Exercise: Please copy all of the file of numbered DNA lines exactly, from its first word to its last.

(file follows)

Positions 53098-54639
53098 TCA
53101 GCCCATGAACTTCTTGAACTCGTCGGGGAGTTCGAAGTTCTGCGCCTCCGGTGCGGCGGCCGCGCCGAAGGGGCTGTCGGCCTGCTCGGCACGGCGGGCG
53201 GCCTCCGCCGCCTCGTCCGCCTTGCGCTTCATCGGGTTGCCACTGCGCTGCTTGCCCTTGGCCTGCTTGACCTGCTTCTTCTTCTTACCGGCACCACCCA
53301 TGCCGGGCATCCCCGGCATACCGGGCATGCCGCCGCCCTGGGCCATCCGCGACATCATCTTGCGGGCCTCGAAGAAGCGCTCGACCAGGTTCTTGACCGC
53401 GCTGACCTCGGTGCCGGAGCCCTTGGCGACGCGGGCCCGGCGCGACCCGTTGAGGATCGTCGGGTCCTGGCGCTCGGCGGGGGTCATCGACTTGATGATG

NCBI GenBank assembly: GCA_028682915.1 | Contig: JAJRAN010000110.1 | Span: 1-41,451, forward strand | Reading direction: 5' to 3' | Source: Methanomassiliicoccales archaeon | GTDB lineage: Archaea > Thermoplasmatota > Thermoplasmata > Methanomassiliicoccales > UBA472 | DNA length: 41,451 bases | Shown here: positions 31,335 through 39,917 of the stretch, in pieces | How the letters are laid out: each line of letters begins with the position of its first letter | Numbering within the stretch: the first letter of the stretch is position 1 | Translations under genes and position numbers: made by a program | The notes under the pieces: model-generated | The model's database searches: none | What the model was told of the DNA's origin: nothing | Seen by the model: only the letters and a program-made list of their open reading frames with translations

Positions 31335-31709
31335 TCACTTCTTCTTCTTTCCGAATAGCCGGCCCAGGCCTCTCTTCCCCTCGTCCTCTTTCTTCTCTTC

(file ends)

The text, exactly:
Positions 53098-54639
53098 TCA
53101 GCCCATGAACTTCTTGAACTCGTCGGGGAGTTCGAAGTTCTGCGCCTCCGGTGCGGCGGCCGCGCCGAAGGGGCTGTCGGCCTGCTCGGCACGGCGGGCG
53201 GCCTCCGCCGCCTCGTCCGCCTTGCGCTTCATCGGGTTGCCACTGCGCTGCTTGCCCTTGGCCTGCTTGACCTGCTTCTTCTTCTTACCGGCACCACCCA
53301 TGCCGGGCATCCCCGGCATACCGGGCATGCCGCCGCCCTGGGCCATCCGCGACATCATCTTGCGGGCCTCGAAGAAGCGCTCGACCAGGTTCTTGACCGC
53401 GCTGACCTCGGTGCCGGAGCCCTTGGCGACGCGGGCCCGGCGCGACCCGTTGAGGATCGTCGGGTCCTGGCGCTCGGCGGGGGTCATCGACTTGATGATG

NCBI GenBank assembly: GCA_028682915.1 | Contig: JAJRAN010000110.1 | Span: 1-41,451, forward strand | Reading direction: 5' to 3' | Source: Methanomassiliicoccales archaeon | GTDB lineage: Archaea > Thermoplasmatota > Thermoplasmata > Methanomassiliicoccales > UBA472 | DNA length: 41,451 bases | Shown here: positions 31,335 through 39,917 of the stretch, in pieces | How the letters are laid out: each line of letters begins with the position of its first letter | Numbering within the stretch: the first letter of the stretch is position 1 | Translations under genes and position numbers: made by a program | The notes under the pieces: model-generated | The model's database searches: none | What the model was told of the DNA's origin: nothing | Seen by the model: only the letters and a program-made list of their open reading frames with translations

Positions 31335-31709
31335 TCACTTCTTCTTCTTTCCGAATAGCCGGCCCAGGCCTCTCTTCCCCTCGTCCTCTTTCTTCTCTTC